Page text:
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» GUEST RUNDOWNS » “ALL REGGAE IS A CRY FOR EQUALITY, WHETHER FROM JAMAICA, AMERICA, OR AFRICA” SAYS IVORY COAST’S TIKEN JAH FAKOLY!

“ALL REGGAE IS A CRY FOR EQUALITY, WHETHER FROM JAMAICA, AMERICA, OR AFRICA” SAYS IVORY COAST’S TIKEN JAH FAKOLY!

 

By Crossfade
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A non-Rastafarian reggae musician who grew up a practicing Muslim, Tiken Jah Fakoly is a native of Africa’s Ivory Coast who draws most of his material and inspiration from his home continent.

His concern for the well being of his people has gotten him in trouble and even exiled for a time from the Ivory Coast. But this weekend, Tiken Jah will surely be welcomed in South Florida, visiting for a first-ever local performance as part of Rockers Movement’s Miami Reggae Festival 2013.

We here at Crossfade called Fakoly on their international line during his break from a recording session in France. And while he was concerned that his accent was too strong and his knowledge of English too weak, there was no need to worry. His vocabulary and motivations were very easy to understand.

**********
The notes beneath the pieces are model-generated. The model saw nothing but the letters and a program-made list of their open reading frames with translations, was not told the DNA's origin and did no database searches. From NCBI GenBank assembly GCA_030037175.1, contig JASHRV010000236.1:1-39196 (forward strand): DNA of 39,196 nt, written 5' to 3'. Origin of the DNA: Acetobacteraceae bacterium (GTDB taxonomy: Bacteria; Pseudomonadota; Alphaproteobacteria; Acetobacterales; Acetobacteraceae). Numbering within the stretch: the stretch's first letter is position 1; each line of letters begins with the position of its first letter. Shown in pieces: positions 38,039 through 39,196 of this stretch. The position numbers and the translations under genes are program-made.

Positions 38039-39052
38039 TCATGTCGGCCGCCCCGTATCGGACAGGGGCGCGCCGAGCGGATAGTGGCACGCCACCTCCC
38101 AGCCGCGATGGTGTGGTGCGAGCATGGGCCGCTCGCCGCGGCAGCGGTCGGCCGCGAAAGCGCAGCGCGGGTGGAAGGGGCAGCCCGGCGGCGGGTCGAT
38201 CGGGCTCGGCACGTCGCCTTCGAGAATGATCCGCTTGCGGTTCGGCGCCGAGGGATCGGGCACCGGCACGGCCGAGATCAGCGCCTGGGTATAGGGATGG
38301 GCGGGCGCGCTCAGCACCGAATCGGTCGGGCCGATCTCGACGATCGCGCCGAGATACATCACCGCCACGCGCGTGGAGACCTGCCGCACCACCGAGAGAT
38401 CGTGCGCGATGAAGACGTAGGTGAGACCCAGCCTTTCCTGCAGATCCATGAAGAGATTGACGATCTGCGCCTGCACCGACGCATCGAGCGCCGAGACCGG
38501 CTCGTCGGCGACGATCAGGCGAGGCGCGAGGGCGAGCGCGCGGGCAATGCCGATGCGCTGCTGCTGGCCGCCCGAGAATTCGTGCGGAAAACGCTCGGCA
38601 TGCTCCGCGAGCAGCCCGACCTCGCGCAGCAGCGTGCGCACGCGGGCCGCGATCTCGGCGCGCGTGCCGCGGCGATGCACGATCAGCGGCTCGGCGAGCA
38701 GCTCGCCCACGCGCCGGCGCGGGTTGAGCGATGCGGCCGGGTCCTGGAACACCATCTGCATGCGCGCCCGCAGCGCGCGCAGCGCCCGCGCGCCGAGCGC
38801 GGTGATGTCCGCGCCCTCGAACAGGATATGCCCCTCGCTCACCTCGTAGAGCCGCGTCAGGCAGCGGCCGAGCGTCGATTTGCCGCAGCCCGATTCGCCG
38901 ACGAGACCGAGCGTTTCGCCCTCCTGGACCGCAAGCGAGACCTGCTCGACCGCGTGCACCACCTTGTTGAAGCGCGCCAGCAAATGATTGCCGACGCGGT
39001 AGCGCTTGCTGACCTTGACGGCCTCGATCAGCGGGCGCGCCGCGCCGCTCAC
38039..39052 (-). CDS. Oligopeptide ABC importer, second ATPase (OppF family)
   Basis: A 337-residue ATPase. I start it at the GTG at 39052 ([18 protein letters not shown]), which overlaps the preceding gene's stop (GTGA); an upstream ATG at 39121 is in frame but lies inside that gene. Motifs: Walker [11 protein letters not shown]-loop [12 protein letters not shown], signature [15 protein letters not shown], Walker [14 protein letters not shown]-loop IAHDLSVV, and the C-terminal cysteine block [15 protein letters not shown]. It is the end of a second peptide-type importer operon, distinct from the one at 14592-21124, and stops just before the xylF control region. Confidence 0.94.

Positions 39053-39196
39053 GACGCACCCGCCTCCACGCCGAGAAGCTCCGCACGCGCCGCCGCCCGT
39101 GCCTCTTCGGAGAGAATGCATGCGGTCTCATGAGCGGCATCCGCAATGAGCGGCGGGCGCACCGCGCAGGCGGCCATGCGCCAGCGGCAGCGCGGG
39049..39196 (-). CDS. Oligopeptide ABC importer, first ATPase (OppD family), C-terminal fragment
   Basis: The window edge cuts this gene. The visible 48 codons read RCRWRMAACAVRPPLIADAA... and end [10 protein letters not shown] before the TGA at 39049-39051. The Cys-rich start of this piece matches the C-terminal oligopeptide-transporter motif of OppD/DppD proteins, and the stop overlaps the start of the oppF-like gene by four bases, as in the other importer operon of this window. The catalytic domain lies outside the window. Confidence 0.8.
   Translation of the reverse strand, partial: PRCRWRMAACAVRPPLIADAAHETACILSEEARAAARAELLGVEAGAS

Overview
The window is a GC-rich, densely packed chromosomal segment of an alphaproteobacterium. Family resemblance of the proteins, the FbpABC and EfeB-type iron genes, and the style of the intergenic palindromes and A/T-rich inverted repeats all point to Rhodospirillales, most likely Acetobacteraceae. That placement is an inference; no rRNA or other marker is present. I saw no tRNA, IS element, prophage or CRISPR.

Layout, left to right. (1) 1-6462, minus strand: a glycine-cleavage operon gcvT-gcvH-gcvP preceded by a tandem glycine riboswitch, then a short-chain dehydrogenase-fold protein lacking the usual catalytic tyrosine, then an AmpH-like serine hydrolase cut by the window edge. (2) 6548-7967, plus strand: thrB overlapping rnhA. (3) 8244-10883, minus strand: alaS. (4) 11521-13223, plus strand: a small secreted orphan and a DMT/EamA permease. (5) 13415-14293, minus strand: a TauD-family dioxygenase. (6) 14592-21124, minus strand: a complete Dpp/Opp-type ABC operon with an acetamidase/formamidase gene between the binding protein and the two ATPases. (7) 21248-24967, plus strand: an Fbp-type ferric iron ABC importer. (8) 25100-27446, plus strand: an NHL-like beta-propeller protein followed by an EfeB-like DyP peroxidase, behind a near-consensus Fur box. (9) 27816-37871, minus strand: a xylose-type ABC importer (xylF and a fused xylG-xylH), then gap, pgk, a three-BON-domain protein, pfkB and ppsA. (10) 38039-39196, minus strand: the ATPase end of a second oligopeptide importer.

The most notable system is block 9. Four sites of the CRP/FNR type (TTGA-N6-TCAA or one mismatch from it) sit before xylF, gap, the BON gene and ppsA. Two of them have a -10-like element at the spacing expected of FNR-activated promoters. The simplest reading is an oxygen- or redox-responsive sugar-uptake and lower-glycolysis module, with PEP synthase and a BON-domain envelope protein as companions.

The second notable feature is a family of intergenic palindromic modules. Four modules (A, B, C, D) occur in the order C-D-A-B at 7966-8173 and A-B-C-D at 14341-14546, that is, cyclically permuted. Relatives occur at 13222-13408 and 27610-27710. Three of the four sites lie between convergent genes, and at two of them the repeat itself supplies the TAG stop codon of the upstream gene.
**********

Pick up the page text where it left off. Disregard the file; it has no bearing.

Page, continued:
Crossfade: Can you explain how growing up in the Ivory Coast has affected your music?

Tiken Jah Fakoly: I talk about not just the Ivory Coast in my music, I talk about Africa.

Africa is not the place they show on TV all the time. People don’t know about Africa, when they talk about it, they talk about war. I think it’s better to talk about how it is growing, how it is building a democratic process. But people have another image, so I talk about the real situation.

MiamiReggaeFest2013

What was the message you were trying to convey with your album African Revolution?
I always talk to African people. Most of my songs, I say no one will save Africa for us. This album, I’m talking about education, which will change Africa. Many things happen there today because most of the people didn’t go to school. I’m sure one day when most of the African people are educated, they will stand up and fight against our politicians.

Your songs have offended politicians. Can you go into those experiences?
I was in exile for five years in Mali because of the political situation in Ivory Coast. Political men did not like my message, so I left the country for my security. I came back in 2007 when the war finished and I did some shows as my contribution. I can come back to Ivory Coast now, but I still live in Mali.

But as we’re speaking, you’re in France. Do you mind if I ask why you’re there?
I’m in France working on my new album. We’re in the studio tomorrow working on that before leaving for Miami.

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